Ransomware attacks have become more and more popular over the last decade with many of these attacks, such as the Colonial Pipeline attack, and the Kaseya attack in the first half of 2021 making main stream news as ransoms of $5 million or more were demanded.
In the first 6 months of 2021, according to the Financial Crimes Enforcement Network's report Ransomware Trends in Bank Secrecy Act Data, between January 2021 and June 2021, $590 million was paid in ransomware demands. That's a 42% increase compared to the total ransomware demands for the whole of 2020, which overall was $416 million. The report goes on to project that 2021, at this rate, will end up having more ransomware payments than all of the last 10 years combined.
Ransomware in general, is a lucrative business for those who can extract millions of dollars in this way. The stakes are high, as we saw from the arrests made bringing to justice key persons involved in the REvil group who were behind the 2021 Kaseya and Colonial Pipeline attacks.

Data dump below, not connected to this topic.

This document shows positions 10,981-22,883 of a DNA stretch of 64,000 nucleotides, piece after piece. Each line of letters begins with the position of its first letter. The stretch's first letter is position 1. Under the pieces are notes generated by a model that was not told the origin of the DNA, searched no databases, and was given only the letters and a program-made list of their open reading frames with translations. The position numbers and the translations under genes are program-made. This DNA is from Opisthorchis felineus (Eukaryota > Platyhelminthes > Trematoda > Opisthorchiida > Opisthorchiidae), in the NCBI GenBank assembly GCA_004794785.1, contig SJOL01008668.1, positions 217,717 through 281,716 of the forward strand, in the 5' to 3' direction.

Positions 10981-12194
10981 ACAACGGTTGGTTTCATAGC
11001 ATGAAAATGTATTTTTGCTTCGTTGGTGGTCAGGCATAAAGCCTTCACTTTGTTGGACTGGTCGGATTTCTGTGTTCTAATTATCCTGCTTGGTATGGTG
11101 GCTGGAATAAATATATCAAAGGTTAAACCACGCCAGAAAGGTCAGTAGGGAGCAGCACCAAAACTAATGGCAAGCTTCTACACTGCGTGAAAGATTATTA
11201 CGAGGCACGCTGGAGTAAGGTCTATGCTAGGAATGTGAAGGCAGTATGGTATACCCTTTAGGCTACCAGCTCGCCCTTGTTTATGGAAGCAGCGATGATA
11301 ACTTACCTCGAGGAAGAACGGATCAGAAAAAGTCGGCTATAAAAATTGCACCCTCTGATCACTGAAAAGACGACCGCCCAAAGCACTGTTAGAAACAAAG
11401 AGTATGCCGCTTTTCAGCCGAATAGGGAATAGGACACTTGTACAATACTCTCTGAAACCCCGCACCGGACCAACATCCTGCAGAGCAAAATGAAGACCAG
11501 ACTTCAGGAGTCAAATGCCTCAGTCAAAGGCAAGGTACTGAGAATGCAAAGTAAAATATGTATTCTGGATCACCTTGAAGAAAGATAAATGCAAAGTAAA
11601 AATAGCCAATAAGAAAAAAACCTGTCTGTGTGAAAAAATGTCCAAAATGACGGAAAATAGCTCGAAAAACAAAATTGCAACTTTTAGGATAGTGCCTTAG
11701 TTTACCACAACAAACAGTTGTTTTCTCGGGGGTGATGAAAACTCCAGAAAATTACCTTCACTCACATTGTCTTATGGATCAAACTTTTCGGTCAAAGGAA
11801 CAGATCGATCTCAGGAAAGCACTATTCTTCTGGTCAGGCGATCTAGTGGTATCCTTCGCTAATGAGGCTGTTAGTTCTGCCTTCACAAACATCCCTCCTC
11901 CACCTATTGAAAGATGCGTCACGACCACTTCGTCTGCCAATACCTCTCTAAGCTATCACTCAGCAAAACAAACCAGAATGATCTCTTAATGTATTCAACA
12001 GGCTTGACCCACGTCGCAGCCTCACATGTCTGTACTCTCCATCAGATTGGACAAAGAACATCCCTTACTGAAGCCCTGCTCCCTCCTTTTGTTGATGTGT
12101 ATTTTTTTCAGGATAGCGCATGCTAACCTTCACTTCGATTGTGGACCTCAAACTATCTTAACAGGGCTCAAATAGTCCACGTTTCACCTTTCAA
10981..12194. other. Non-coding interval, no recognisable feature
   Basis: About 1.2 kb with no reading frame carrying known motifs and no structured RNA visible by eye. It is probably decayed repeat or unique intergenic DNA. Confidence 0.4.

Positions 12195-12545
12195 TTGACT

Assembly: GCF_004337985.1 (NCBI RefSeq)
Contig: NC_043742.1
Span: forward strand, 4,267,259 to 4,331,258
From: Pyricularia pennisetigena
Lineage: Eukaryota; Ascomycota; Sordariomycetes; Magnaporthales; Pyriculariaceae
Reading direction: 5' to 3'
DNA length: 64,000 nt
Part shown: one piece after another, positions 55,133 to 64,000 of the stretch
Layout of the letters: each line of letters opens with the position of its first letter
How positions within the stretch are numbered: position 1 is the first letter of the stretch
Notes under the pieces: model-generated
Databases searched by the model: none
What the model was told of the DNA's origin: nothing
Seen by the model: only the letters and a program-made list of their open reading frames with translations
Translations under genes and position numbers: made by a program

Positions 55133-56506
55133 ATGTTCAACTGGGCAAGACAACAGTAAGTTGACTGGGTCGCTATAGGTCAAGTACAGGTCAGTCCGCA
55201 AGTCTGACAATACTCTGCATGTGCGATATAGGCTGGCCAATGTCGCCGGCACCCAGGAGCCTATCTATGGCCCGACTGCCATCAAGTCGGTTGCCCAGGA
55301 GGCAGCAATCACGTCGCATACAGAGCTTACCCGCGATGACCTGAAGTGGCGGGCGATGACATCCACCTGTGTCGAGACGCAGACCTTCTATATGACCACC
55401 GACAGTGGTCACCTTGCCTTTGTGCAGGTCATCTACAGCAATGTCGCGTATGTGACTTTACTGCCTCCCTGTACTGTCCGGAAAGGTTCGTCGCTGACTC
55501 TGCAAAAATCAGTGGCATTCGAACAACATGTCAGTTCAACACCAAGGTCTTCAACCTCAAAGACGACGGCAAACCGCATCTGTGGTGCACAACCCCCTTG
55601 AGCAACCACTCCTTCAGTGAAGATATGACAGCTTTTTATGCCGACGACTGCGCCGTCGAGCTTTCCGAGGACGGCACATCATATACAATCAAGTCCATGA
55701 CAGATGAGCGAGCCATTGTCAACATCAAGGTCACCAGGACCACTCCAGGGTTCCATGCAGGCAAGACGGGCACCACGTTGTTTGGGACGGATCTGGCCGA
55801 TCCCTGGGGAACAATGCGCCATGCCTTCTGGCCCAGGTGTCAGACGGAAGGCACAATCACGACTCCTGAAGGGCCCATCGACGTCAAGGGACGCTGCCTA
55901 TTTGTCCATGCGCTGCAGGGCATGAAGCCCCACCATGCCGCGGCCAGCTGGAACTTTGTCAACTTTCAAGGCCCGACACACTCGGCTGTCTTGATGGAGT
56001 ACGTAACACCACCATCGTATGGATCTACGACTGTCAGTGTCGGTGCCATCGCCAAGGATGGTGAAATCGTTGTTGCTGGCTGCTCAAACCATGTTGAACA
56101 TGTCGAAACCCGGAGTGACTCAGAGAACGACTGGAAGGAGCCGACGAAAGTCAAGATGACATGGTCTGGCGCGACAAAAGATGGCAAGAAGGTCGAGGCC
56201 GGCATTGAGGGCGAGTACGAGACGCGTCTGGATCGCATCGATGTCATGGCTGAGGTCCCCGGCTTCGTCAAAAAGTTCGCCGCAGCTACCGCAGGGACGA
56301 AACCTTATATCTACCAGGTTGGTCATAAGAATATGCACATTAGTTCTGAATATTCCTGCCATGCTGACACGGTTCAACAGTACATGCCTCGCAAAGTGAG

Unfortunately, the fact that $590 million has been paid in ransomware demands through 2021 (so far) entices hackers to continue trying their luck to make fast money since they are seeing that there are literally millions to be made. Each time a million dollar transaction is made, the fact that money can be made by engaging in attacks on prominent businesses is highlighted, emboldening others to try to do the same.
The good news for 2021 is that the US Government has put a lot of emphasis on cybersecurity, coming out with Executive orders and guidelines that should get a lot more focus on both protecting businesses of all kinds, and bringing to justice those that launch the attacks.
Recent Government Executive Orders and Statements:
- - Executive Order on Improving the Nation's Cybersecurity
- - Statement by President Joe Bide on Cybersecurity Awareness Month